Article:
Jump to content


 


Register a free account to unlock additional features at BleepingComputer.com
Welcome to BleepingComputer, a free community where people like yourself come together to discuss and learn how to use their computers. Using the site is easy and fun. As a guest, you can browse and view the various discussions in the forums, but can not create a new topic or reply to an existing one unless you are logged in. Other benefits of registering an account are subscribing to topics and forums, creating a blog, and having no ads shown anywhere on the site.


Click here to Register a free account now! or read our Welcome Guide to learn how to use this site.

Photo

Cerber Ransomware 4.1.5 - First Steps?


  • This topic is locked This topic is locked
1 reply to this topic

#1 BobintheBox

BobintheBox

  • Members
  • 24 posts
  • OFFLINE
  •  
  • Gender:Male
  • Local time:01:50 PM

Posted 22 November 2016 - 04:08 PM

These symptoms seem different than the other Cerber thread listed on the "How to post..." page, so I have started a new one.

 

Windows 8.1, ASUS X551M laptop.

 

The user (not me :-) clicked on a "you owe us $$$" email, not sure if it was a zip or a link. But, the result is that the desktop has been changed to low resolution and the following message is displayed in crude text:   "Your documents, photos, and other databases have been encrypted by "Cerber Ransomware 4.1.5".  "If you understand all importance of the situation then we propose that you go directly to your personal page where you will receive complete instructions....",  etc.

 

It's followed by some text with links to your "personal page"  on four different domains/servers.

 

The system seems to operate normally, at least in a basic way. I have another Admin account on the machine that wasn't in use and appears untarnished.

 

In all folders where you'd normally find documents, emails, etc, there are a couple files with the extension ".b3e3" and a readme.hta that I assume is supposed to tell you how to recover but I am not bringing up anything I don't need to at this point.

 

The user would be fine with a recovered system with data lost if it cannot be unencrypted without paying the ransom.  OTOH, if the data can be unencrypted, that would be a bonus.

 

Guide me.. what should I do first to maximize recovery of a clean system?


Edited by BobintheBox, 22 November 2016 - 04:10 PM.


BC AdBot (Login to Remove)

 


#2 quietman7

quietman7

    Bleepin' Janitor


  • Global Moderator
  • 51,954 posts
  • ONLINE
  •  
  • Gender:Male
  • Location:Virginia, USA
  • Local time:01:50 PM

Posted 22 November 2016 - 06:01 PM

...In all folders where you'd normally find documents, emails, etc, there are a couple files with the extension ".b3e3" and a readme.hta that I assume is supposed to tell you how to recover but I am not bringing up anything I don't need to at this point...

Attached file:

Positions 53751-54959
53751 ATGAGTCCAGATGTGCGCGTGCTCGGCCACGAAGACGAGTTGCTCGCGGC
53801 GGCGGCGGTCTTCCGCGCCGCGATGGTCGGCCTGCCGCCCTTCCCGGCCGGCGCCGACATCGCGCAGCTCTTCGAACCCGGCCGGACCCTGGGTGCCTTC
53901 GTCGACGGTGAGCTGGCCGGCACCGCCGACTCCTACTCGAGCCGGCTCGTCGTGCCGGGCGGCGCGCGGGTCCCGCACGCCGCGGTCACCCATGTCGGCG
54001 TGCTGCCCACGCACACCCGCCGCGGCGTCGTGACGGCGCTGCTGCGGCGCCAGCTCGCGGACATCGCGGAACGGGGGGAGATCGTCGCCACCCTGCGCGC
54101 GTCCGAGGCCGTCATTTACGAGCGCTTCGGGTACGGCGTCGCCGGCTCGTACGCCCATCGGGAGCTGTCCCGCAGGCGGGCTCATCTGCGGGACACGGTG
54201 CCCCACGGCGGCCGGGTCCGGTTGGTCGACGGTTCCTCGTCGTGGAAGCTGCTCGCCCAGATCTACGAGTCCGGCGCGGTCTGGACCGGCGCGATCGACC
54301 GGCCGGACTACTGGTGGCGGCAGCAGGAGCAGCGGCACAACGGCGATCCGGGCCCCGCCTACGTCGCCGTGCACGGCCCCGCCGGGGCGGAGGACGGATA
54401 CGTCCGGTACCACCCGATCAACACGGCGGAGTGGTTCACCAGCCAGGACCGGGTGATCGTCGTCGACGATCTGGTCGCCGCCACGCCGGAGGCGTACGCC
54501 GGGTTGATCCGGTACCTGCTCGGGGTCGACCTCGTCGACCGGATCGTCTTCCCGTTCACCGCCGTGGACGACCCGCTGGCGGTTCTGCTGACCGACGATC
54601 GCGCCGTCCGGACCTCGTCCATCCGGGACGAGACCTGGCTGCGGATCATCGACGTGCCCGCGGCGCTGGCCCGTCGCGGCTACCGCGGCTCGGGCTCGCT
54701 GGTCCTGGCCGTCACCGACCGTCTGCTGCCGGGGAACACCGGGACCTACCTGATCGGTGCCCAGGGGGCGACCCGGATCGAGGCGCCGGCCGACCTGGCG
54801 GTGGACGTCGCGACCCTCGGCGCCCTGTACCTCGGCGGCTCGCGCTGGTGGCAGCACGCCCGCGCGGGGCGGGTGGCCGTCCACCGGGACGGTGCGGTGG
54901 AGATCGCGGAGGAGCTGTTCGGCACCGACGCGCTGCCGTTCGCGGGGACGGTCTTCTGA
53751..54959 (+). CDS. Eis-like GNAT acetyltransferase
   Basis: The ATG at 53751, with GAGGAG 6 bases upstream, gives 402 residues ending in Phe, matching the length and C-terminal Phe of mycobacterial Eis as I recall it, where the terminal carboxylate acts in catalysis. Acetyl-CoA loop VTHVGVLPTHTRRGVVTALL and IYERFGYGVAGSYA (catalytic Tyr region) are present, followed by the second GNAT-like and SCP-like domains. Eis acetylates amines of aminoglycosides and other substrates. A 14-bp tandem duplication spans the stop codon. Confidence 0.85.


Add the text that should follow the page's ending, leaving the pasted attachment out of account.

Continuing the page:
Any files that are encrypted with the newest Cerber variant will be renamed (encrypted) with 10 random characters followed by a random 4 character extension appended to the end of the encrypted data filename (i.e. 1xQHJgozZM.b71c) and leave files (ransom notes) named README.hta...see here.

You can submit samples of encrypted files and ransom notes to ID Ransomware for assistance with identification and confirmation. This is a service that helps identify what ransomware may have encrypted your files and then attempts to direct you to an appropriate support topic where you can seek further assistance. Uploading both encrypted files and ransom notes together provides a more positive match and helps to avoid false detections.

Unfortunately, there is still no known way to decrypt files encrypted by Cerber v2/v3 or the newer 10 random characters with a random 4 character (i.e. .b71c) extension without paying the ransom.

There is an ongoing discussion in this topic where you can post comments, ask questions and seek further assistance. Other victims have been directed there to share information, experiences and suggestions.Rather than have everyone with individual topics, it would be best (and more manageable for staff) if you posted any more questions, comments or requests for assistance in the above support topic discussion...it includes experiences by experts, a variety of IT consultants, end users and company reps who have been affected by ransomware infections. To avoid unnecessary confusion, this topic is closed.

Thanks
The BC Staff
.
.
Windows Insider MVP 2017-2018
Microsoft MVP Reconnect 2016
Microsoft MVP Consumer Security 2007-2015 kO7xOZh.gif
Member of UNITE, Unified Network of Instructors and Trusted Eliminators

If I have been helpful & you'd like to consider a donation, click 38WxTfO.gif




0 user(s) are reading this topic

0 members, 0 guests, 0 anonymous users